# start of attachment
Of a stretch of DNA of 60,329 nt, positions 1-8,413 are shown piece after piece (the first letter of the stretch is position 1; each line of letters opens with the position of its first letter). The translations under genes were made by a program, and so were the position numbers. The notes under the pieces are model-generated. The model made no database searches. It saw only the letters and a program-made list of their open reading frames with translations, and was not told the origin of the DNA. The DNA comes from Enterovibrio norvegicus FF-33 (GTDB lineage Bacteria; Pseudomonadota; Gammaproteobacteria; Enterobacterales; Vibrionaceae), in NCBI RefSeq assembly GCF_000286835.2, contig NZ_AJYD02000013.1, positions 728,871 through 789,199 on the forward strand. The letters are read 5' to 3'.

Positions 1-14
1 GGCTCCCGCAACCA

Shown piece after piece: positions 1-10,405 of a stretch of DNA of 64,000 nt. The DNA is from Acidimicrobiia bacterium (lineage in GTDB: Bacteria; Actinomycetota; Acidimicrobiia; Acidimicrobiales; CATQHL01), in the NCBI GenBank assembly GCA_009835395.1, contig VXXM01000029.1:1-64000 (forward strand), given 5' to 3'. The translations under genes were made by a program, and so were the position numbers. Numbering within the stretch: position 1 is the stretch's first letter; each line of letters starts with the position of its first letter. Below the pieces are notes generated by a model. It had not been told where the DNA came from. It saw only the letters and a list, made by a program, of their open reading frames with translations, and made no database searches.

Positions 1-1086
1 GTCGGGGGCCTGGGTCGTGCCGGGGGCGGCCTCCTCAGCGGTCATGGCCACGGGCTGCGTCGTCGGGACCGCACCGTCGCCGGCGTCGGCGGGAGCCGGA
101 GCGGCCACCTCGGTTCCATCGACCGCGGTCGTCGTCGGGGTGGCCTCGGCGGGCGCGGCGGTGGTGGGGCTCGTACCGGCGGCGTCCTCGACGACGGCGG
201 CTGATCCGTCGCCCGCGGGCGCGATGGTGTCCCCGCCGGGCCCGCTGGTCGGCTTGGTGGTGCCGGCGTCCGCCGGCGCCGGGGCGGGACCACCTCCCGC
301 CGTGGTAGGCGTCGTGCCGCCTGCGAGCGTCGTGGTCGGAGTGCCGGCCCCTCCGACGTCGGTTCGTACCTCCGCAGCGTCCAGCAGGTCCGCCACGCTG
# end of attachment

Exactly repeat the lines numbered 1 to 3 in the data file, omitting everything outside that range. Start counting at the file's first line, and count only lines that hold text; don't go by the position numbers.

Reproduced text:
Of a stretch of DNA of 60,329 nt, positions 1-8,413 are shown piece after piece (the first letter of the stretch is position 1; each line of letters opens with the position of its first letter). The translations under genes were made by a program, and so were the position numbers. The notes under the pieces are model-generated. The model made no database searches. It saw only the letters and a program-made list of their open reading frames with translations, and was not told the origin of the DNA. The DNA comes from Enterovibrio norvegicus FF-33 (GTDB lineage Bacteria; Pseudomonadota; Gammaproteobacteria; Enterobacterales; Vibrionaceae), in NCBI RefSeq assembly GCF_000286835.2, contig NZ_AJYD02000013.1, positions 728,871 through 789,199 on the forward strand. The letters are read 5' to 3'.

Positions 1-14
1 GGCTCCCGCAACCA